The DRDO Anti-tank missile (ATM) is a first generation wire-guided missile developed in India by Defense Research & Development Laboratory (DRDL) of Defence Research and Development Organisation (DRDO). It has a subsonic speed up to 300 ft/s (91 m/s) with a range of 1.6 km and carries a 106 mm HEAT warhead.
In 1959, India started a feasibility study on a First Generation Anti Tank Missile (ATM). New General Staff Qualitative Requirements (GSQR) were issued and the task of preliminary study and wind testing was assigned to Department of Aeronautics and Institute of Science, Bangalore.
In 1962, DRDO was granted 600,000 Indian Rupees to begin work on developing an Anti-Tank missile due to conflict with China in Ladakh. It has a range of 500 meters to about 4 km.
After the first aerodynamic design was completed, a full scale model of the complete configuration was tested in a wind tunnel at IISc Bangalore. At Banglore, this model was tested for the force and momentum tests which were completed in 1961. Vibrating spoilers were used during these tests to determine control effectiveness. The ATM was designed to have a subsonic flight speed of about 300 ft/s (90 m/s). In 1963, the entire design was reworked for accommodating 106 mm HEAT warheads in the ATM.
Defense Research and Development Laboratory (DRDL), a DRDO lab, determined the propulsion motor requirement and designed the propulsion system. The propulsion motor was made of aluminium alloy. It had two compartments, one for the sustainer and the other for the booster.
Explosives Research & Development Laboratory (ERDL), another DRDO laboratory, made the propellant compositions and also developed the SUK black propulsion grains. Molybdenum inserts were used as sustainer. The booster grain had star type hole for very fast burn and the sustainer was cigarette burning type for constant thrust.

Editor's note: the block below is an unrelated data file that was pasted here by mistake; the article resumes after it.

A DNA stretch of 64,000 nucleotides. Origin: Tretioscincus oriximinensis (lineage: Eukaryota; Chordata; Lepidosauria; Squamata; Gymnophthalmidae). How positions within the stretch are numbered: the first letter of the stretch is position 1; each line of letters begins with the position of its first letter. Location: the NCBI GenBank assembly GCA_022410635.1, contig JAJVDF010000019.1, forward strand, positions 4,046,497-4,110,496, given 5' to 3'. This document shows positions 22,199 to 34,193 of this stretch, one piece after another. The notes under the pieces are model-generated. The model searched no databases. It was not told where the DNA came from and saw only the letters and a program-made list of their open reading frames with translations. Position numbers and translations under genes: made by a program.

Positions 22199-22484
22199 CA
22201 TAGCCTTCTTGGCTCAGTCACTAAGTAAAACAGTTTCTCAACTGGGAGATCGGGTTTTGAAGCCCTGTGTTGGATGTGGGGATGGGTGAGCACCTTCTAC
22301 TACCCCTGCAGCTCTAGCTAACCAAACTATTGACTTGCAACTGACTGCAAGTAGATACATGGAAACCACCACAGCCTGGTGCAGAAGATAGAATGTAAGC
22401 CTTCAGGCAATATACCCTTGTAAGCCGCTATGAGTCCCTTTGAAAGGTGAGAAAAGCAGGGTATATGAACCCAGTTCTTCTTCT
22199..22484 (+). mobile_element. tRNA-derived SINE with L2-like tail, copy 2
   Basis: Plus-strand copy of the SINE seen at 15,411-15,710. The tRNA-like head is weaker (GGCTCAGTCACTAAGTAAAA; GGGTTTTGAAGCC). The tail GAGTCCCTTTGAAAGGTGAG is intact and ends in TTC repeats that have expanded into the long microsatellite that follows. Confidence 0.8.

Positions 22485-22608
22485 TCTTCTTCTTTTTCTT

Control & Guidance
The actuator and gyroscope were the main components of the control and guidance system of the ATM. The Actuators were spoiler type, (similar to Mosquito (missile)), which gave a response time of 10 millisecond with a stay time varying from 80-20 and 20-80 milliseconds. The gyroscope developed for the ATM was a three degree freedom gyroscope.
The missile was test-fired near Imarat, a village on the outskirts of Hyderabad, which held the reliability order of 65%. The test trials were attended by Gen Bewoor, then Deputy Chief of Army Staff of the Indian Army. The missile was tested 16 times and hit its target 14 times. Two Indian army teams which were trained on European ATMs, Cobra and ENTAC, carried out the tests. These test did not reveal any significant difference between firing the European and indigenous ATMs. Work was still to be done on inhibition of the sustainer motor.
In 1969 ATM project was terminated as the Indian Army revised its General Staff Qualitative Requirements (GSQR). The new GSQR extended the range of the missile from 1.6 km to 3 km. They also required the previously man-portable missile to be capable of being mounted and fired from a mobile-launcher. This led to production of SS11B1 at Bharat Dynamics Limited (BDL), Hyderabad under license from France.
|This page uses Creative Commons Licensed content from Wikipedia (view authors).|